Joe Catron - Mint Press News
NEW YORK — As thousands of supporters around the world have joined demonstrations in solidarity with Native land and water defenders blocking the planned Dakota Access pipeline near the Standing Rock Indian Reservation in North Dakota, the largest Native mobilization in decades remains absent from some of the biggest news media in the United States.
Jim Naureckas, editor of the media watchdog site FAIR.org, released a report on Thursday which noted that “to this day, ABC News and NBC News have yet to broadcast a word about the pipeline struggle.”
- In Forum
CANNON BALL, N.D. – North Dakota’s chief archaeologist has found that no burial sites or significant sites were destroyed by Dakota Access Pipeline construction, according to an early draft of an internal memo authored by the State Historical Society.
In a Sept. 22 memo from state archaeologist Paul Picha, he writes that seven archaeologists from the State Historical Society surveyed the construction area west of State Highway 1806 that the Standing Rock Sioux Tribe says contains sacred sites.
YELLOWSTONE NATIONAL PARK – Buffalo Field Campaign (BFC), Friends of Animals (FoA) and the Western Watersheds Project have filed a lawsuit against the US Department of the Interior and U.S. Fish & Wildlife (USFWS) for failing to provide Endangered Species Act (ESA) protections for the distinct population (comprised of at least two herds) segment of bison in Yellowstone National Park in response to two citizen petitions.
Mark Trahant - Indian Country Today
TRAHANT REPORTS—On social media and in real life we hear this often: “What can I do to help Standing Rock?” Some answer the question by donating money, many send supplies, and hundreds of people jump in their car and travel to the camps near Cannonball, North Dakota. Once there folks pray, some engage in direct action, and all of us learn more about the challenges facing humanity.
There is something else that can be done: Vote.
Vincent Schilling - Indian Country Today
As President Barack Obama took the stage at the 8th Annual White House Tribal Nations Conference (WHTNC) National Congress of American Indians President Brian Cladoosby broke the age-old rule from Politico that presidents should never wear a hat. Moments after the President took the stage, Cladoosby wrapped the President in a traditional blanket, then took off his own traditional cedar hat and placed it on Obama’s head.
Kristy Nease, CBC News
An Ottawa police unit that normally investigates confirmed homicides is looking into "suspicious elements" of Inuk artist Annie Pootoogook's death.
The body of the 47-year-old artist was found just before 9 a.m. ET on Monday, Sept. 19, by a city worker in the Rideau River near Bordeleau Park, which sits off King Edward Avenue, Cathcart and Bruyère streets in the Lowertown neighbourhood.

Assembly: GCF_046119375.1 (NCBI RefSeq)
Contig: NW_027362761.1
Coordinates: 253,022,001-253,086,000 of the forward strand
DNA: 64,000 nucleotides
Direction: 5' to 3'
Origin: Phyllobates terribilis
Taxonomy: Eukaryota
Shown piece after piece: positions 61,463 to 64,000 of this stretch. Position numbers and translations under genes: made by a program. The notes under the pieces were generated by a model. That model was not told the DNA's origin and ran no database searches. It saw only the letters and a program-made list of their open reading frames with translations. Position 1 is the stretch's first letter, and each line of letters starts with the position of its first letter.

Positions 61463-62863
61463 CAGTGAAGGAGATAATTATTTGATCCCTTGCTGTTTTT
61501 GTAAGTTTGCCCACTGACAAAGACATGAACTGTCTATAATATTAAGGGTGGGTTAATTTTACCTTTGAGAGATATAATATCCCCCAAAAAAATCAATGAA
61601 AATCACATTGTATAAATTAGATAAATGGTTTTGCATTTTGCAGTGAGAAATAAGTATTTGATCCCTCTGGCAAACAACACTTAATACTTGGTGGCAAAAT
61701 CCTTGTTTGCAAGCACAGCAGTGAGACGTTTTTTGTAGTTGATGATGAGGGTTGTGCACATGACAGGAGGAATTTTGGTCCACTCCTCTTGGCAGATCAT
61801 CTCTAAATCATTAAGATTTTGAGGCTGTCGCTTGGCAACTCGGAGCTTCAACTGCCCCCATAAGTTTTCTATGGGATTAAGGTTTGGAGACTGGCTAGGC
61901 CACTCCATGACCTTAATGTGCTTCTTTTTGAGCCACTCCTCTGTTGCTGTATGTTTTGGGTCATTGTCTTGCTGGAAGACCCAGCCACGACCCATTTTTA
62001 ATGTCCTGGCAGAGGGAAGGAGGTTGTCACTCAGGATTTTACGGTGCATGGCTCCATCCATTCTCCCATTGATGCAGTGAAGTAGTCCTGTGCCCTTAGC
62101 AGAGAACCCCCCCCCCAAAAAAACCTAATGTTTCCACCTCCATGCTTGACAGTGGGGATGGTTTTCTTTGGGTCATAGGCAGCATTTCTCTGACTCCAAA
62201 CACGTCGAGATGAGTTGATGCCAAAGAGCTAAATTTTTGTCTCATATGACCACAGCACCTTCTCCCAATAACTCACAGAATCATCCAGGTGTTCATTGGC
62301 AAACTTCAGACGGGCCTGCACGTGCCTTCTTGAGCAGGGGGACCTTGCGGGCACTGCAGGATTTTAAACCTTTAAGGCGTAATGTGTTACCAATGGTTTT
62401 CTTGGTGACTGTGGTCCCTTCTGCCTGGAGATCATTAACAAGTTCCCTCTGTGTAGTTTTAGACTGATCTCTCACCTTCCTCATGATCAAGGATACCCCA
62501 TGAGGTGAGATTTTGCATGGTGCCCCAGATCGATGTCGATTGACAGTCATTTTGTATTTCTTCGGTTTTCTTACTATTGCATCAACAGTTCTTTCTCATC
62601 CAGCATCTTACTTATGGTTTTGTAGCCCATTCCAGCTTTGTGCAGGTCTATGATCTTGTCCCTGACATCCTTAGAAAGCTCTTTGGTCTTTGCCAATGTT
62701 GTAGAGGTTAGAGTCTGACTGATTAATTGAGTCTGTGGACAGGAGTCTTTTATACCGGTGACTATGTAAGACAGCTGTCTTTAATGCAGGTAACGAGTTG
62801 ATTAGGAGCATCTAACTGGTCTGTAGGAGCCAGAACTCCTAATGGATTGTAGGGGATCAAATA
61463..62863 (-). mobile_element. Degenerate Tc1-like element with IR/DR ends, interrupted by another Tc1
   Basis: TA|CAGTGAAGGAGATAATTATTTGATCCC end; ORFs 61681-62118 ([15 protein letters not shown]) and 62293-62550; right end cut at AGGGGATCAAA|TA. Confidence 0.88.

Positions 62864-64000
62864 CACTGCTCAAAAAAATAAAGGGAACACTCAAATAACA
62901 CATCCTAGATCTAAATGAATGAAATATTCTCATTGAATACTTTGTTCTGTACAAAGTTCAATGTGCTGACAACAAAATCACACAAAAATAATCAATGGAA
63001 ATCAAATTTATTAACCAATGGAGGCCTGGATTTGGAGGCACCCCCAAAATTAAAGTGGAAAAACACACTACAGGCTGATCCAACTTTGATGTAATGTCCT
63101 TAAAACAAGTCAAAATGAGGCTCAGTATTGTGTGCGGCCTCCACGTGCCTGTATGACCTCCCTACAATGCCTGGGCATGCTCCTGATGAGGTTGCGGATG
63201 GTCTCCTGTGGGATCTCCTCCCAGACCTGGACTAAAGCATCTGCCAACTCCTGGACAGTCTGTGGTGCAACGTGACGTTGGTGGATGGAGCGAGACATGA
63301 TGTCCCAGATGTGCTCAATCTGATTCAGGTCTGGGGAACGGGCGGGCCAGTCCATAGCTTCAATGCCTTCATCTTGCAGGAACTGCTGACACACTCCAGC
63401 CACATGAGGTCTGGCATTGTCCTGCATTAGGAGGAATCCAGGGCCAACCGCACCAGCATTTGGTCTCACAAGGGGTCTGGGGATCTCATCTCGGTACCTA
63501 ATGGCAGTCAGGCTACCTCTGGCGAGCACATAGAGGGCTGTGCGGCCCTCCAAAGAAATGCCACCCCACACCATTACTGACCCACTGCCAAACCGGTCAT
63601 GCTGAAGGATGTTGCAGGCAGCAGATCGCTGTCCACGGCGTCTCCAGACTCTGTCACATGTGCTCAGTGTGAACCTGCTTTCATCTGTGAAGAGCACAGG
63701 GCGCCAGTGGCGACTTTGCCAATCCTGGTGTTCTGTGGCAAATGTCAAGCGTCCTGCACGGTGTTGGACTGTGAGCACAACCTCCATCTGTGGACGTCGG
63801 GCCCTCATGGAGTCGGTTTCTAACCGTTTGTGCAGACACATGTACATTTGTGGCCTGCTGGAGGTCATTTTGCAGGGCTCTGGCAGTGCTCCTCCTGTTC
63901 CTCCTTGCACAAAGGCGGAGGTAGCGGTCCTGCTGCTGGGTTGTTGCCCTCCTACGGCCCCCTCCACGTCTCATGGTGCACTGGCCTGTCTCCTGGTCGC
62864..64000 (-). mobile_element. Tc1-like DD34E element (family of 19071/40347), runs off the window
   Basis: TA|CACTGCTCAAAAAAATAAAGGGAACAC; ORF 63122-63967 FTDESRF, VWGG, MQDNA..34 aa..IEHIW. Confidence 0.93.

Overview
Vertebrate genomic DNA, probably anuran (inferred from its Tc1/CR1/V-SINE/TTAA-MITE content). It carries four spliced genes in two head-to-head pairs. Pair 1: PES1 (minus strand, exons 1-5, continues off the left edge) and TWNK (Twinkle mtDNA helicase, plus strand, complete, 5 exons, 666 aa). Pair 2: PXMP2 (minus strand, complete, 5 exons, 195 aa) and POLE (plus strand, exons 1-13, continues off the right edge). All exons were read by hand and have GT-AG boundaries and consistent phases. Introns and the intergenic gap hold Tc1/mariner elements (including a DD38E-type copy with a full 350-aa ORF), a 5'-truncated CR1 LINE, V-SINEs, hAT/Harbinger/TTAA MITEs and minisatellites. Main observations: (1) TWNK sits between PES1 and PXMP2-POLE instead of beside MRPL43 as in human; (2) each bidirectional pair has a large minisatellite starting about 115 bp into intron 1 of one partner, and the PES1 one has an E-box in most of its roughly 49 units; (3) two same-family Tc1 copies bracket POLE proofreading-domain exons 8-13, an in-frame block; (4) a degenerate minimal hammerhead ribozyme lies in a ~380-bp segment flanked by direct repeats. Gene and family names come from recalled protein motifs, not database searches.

Donna Carreiro, CBC News
Marlene Orgeron recalls the day her adoptive Louisiana parents told her they bought her for $30,000. Her brothers, they told Marlene, were "freebies."
It left her feeling worthless.
"They told me I should feel grateful they paid anything for me at all," Orgeron said. "I felt so guilty."
It's the latest revelation in a story survivors say has haunted them for decades: the money behind the Sixties Scoop.
Erin Brohman, CBC News
The parents of an 11-year-old boy from Opaskwayak Cree Nation never expected to return home from Winnipeg without him, after he died of complications from pneumonia five days after arriving at the Children's Hospital of Winnipeg.
Terrel Kitchekeesik passed away early Sunday morning, after many of his organs had failed and doctors told the family no more could be done.
Dean Beeby, CBC
Projects to build schools and other infrastructure for First Nations frequently go over budget because of approval delays by federal bureaucrats, says an internal study.
The conclusion suggests many capital projects for indigenous peoples have been doomed to red ink even before the first shovel hits the ground — and well before First Nations manage the actual construction.
The new owner of the former Seneca Army Depot has made preserving the depot's celebrated white deer herd a priority and has already taken some steps to make sure that happens.
Included in those steps is the planting of more vegetation to make sure the deer have enough to eat, repairs to the fence that surrounds the property, the hiring of an ecologist to survey the land and to come up with an overall plan to ensure the herd's survival – and increased security patrols to keep poachers off the land.